Discussion Q fever (“query fever”) is a zoonosis caused by C. burnetii, a member of Rickettsieae with a worldwide distribution. Q fever was first described in 1935 as a febrile illness in abattoir workers in Australia.5 The main reservoirs are cattle, sheep, goats, ticks, and cats. Infection can be spread via bites but primarily via inhalation. In humans, the infection causes Q fever, the clinical course of which is often nonspecific and self-limiting. The incidence of Q fever in Western Europe has been reported to be low.2 Systemic infec-

tion with Coxiella is characterized by influenza-like symptoms, atypical pneumonia, hepatitis, endocarditis, and, rarely, involvement of the central nervous system.6 However, many patients have atypical symptoms or none at all. In general, the prognosis of patients with neuroretinitis caused by C. burnetii is good, although relapse can occur.3 Due to the frequent subclinical course, which may mimic a viral illness, the disease frequently remains undiagnosed. Our two patients had no systemic symptoms of Q fever. Ocular manifestations associated with infection due to Coxiella are similar to those of other rickettsial diseases and include sore red eyes with conjunctival papillae, chemosis, and petechiae. Furthermore, iritis, venous engorgement, arteriolar occlusion, macular exudates, and optic nerve edema might be present.7,8 Techniques for the confirmation of the diagnosis of intraocular infection caused by Coxiella are not yet available. Developments of polymerase chain reaction analysis for Coxiella have made it possible to demonstrate the presence of limited amounts of microorganisms; however, to our knowledge, there is no experience with the diagnosis of intraocular infection due to Coxiella.9 Furthermore, the pathogenesis of infection caused by Coxiella is not known, and it is question-



able whether the bacteria invade the intraocular space or whether neuroretinitis is an autoimmune epiphenomenon. Concerning the pathogenesis of neuroretinitis in Q fever, two hypotheses have been put forward: either a direct effect of the microorganism on nerve fibers or an indirect effect on the nerve fibers through vasculitis.10 In neuroretinitis, evidence of the presence of intraocular bacteria is scarce. In cases of cat-scratch disease, borreliosis, and syphilis, an association with neuroretinitis is generally based on serologic findings. In addition, our second patient responded dramatically to antibiotic treatment, as is known for C. burnetii infection. Finally, in all cases in the literature that we reviewed, neuroretinitis caused by Coxiella gave rise to bilateral optic disk abnormalities, as observed in our patients.2,11–13 In conclusion, systemic infection due to Coxiella may be associated with neuroretinitis and may respond to treatment with antibiotics. The possibility of infection caused by Coxiella should be considered in patients with neuroretinitis of unknown origin. Key words: Coxiella burnetii, neuroretinitis, uveitis, inflammation. References 1.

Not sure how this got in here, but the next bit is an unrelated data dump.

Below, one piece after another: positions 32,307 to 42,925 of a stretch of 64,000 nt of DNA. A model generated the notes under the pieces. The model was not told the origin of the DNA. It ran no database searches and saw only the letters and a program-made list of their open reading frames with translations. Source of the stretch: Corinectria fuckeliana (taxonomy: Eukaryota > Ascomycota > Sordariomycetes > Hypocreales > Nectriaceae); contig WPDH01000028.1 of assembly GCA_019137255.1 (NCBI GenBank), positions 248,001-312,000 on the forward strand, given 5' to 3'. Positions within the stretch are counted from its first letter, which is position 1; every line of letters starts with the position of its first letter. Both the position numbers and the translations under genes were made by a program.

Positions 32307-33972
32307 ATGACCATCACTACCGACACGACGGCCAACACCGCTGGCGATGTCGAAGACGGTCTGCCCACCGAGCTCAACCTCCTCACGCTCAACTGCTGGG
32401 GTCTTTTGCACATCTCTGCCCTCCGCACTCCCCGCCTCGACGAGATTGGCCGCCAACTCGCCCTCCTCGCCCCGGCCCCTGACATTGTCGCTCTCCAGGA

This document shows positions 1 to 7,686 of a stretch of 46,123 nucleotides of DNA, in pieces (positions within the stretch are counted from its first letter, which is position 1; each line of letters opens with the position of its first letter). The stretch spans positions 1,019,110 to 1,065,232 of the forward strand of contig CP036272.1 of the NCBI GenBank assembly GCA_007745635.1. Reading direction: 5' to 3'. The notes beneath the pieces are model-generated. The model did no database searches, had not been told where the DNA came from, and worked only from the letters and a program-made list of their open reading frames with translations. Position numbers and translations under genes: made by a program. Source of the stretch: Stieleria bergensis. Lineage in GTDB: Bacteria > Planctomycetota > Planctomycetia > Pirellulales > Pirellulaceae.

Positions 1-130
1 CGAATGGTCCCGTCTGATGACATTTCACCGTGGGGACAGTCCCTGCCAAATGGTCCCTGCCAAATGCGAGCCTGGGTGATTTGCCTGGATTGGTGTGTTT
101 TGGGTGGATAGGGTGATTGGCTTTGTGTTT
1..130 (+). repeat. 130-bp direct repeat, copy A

Ray S, Gragoudas E. Neuroretinitis. Int Ophthalmol Clin 2001;41:83–102.





6. 7. 8.

9. 10. 11. 12. 13.

Schuil J, Richardus JH, Baarsma GS, Schaap GJ. Q fever as a possible cause of bilateral optic neuritis. Br J Ophthalmol 1985;69:580–583. Shaked Y, Samra Y. Q fever meningoencephalitis associated with bilateral abducens nerve paralysis, bilateral optic neuritis and abnormal cerebrospinal fluid findings. Infection 1989; 17:394–395. Boerde JHVC, Bruinenberg M, Rothova A, et al. Serologic and polymerase chain reaction analysis of infections uveitis. Am J Ophthalmol 1996;121:650–658. Derrick EH. “Q” fever, new fever entity: clinical features, diagnosis and laboratory investigation. Med J Aust 1973;2: 281–299. Spelman DW. Q fever: a study of 111 consecutive cases. Med J Aust 1982;1:547–548, 551, 553. Smith TW, Burton TC. The retinal manifestations of Rocky Mountain spotted fever. Am J Ophthalmol 1977;84:259–262. Duffey RJ, Hammer ME. The ocular manifestations of Rocky Mountain spotted fever. Ann Ophthalmol 1987;19:301–303, 306. Maurin M, Raoult D. Q fever. Clin Microbiol Rev 1999;12: 518–553. Pedriel G, Michel A, Guyard M, Hoe¨ll J. Les manifestations oculaires de la fie`vre. Ann Ocul (Paris) 1961;194:957–970. Catros A, Hoell J. Nevrite optique axiale bilaterale a fievre Q. Bull Soc Ophtalmol Fr 1960;60:325–330. Deller M, Streiff E. Nevrite retrobulbaire et fievre Q. Bull Mem Soc Fr Ophtalmol 1956;69:309–314. Siegert R, Simrock W, Stroeder U. Uber einen epidemische Ausbruch von Q Feber in einem Krankenhaus. Z Tropenmed Parasitol 1950;2:1–40.

Coxiella burnetii infection, a potential cause of neuroretinitis-two case reports and literature review.